Keynote Address From The 2009 International Conference on Climate Change

More on Global Warming.

Global Climate Crisis…

Weather…

Whatever.

And my previous posts on same.

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About the author: Novelist, writing teacher, on a mission to reprint my out-of-print books and self-publish my new ones.

5 comments… add one
  • bspvirgo Apr 2, 2009 @ 21:36

    If the side-effect of people getting their “basic needs” is the destruction of the environment, then the planet’s only sentient, creative species will die out along with all the non-sentient, non-creative species in this world. That is why you should care about what is happening to the environment – if it dies, so do we!

  • tambo Mar 30, 2009 @ 13:42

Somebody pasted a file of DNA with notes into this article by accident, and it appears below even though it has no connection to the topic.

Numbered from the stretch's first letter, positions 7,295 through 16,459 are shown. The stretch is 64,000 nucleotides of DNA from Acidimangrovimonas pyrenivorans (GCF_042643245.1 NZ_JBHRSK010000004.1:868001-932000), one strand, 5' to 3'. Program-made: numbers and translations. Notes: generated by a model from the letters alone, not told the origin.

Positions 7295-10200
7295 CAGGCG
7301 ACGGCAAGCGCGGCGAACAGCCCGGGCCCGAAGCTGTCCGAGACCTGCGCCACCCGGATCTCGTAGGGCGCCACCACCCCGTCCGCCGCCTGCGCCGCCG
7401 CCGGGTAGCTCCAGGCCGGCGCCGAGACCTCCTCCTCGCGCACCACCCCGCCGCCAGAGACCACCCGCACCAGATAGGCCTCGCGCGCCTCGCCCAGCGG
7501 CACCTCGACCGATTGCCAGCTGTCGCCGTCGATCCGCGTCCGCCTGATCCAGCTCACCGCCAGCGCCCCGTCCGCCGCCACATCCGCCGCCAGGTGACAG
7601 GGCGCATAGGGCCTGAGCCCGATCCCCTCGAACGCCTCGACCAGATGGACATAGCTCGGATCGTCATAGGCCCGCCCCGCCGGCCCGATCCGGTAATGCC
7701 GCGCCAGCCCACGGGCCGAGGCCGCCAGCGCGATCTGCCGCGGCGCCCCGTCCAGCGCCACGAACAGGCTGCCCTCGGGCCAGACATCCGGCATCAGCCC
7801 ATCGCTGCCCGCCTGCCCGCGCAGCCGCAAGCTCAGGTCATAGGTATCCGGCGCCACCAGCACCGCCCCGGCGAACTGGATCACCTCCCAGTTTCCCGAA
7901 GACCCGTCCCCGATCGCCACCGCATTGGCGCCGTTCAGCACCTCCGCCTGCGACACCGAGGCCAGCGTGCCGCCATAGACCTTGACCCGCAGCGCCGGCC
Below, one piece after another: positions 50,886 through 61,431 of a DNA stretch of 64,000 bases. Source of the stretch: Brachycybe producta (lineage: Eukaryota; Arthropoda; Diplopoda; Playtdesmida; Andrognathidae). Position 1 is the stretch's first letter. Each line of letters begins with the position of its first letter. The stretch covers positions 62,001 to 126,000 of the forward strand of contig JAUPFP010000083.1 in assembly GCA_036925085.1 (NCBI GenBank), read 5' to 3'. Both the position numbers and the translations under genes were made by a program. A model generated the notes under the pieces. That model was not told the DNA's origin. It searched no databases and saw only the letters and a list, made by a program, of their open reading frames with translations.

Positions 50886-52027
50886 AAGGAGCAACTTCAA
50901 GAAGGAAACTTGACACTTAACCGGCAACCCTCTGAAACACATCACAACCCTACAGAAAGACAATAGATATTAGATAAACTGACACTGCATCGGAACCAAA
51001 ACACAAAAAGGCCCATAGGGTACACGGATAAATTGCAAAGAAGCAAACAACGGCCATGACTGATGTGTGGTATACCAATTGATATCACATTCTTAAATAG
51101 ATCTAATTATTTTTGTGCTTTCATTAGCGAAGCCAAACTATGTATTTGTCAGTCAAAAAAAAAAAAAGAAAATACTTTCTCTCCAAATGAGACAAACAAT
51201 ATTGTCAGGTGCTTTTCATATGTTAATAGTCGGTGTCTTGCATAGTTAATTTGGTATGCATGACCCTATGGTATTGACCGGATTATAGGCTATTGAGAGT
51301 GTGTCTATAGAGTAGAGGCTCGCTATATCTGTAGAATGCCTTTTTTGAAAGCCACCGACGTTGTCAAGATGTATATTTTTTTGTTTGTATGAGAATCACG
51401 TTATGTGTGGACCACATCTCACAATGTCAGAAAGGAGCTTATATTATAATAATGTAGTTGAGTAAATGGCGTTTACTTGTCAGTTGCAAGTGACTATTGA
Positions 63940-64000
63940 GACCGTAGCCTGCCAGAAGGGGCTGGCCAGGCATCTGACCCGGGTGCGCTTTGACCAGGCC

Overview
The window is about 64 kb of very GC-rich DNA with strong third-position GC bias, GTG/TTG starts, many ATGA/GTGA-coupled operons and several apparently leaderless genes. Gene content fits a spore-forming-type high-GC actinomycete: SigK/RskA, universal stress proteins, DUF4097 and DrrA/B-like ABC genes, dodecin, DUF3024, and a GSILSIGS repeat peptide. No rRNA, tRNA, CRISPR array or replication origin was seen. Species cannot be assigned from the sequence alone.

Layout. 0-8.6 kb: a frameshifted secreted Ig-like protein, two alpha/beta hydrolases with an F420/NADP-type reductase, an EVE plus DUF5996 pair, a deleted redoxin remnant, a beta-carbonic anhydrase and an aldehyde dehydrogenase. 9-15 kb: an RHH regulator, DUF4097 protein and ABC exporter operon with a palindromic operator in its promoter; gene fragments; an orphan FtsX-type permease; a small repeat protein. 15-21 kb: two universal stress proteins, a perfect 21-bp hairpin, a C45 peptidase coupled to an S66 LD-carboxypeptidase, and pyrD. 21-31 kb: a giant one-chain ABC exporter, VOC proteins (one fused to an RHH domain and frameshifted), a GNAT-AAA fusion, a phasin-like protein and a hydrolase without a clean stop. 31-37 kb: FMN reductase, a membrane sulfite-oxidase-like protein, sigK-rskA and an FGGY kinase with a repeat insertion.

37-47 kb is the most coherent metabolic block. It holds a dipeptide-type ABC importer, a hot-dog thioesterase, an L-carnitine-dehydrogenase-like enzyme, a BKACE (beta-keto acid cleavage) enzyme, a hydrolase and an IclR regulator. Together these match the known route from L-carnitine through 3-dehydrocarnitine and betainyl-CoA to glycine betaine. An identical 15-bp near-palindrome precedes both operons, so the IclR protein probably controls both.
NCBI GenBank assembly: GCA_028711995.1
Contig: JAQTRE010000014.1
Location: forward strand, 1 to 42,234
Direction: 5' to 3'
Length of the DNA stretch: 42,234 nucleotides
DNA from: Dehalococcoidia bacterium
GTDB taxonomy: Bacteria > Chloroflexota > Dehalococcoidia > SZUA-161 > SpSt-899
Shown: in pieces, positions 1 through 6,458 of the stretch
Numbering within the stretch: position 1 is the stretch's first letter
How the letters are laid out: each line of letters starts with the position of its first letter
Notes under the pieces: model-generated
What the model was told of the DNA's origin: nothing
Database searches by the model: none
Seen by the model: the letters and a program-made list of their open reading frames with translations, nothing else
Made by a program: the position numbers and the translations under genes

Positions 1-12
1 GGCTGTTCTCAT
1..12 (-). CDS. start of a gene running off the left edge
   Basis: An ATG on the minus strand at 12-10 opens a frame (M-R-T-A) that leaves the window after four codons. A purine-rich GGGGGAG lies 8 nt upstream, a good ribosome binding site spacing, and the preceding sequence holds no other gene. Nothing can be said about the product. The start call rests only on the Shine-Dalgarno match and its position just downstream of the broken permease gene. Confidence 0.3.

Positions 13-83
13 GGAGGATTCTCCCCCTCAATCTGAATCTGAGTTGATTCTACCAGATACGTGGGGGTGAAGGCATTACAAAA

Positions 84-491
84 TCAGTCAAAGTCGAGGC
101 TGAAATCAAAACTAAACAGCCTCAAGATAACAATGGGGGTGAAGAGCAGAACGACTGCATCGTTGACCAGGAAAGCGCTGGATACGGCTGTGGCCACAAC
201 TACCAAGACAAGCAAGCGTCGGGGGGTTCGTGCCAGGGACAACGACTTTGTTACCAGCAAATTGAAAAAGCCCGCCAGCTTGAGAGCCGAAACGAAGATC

I’m not saying that pristine wilderness has to come first at the expense of people, God no. People need to eat – turning forest into crop land in Brazil has never, ever bothered me for that very reason – people need to live, and people need to have jobs. Definitely. It’s just here – the only life I know – there are empty houses in the towns and cities (not just in the ‘bad areas’ either), empty buildings, empty industrial areas… why not fix those instead of constantly ripping up wild places and building new? Why not sell off most – if not all – the new houses that were built LAST year (and the year before and the year before that) that didn’t sell instead of making a whole pile of new ones to sit empty? Why keep making wide, paved roads that literally go to nowhere and sit there, unused for YEARS except for the occasional farmer heading to his fields? Why ‘straighten a stream’ so that it’s easier to plan some project around when we all know that it’s gonna flood with no curving banks to slow the water and the project will sit there mostly un-rented anyway? Why build ANYTHING in a floodplain? Ever? Is there some compulsive need to get insurance money so you can build it all again, wasting more time, money, resources, and time on the news? Is there a reason to have brand new empty buildings awaiting buyers and renters? Is there a community benefit to have existing structures decay and ultimately be torn down (and replaced with NEW!!!) instead of maintaining them and trying to sell THEM instead of new new new new new?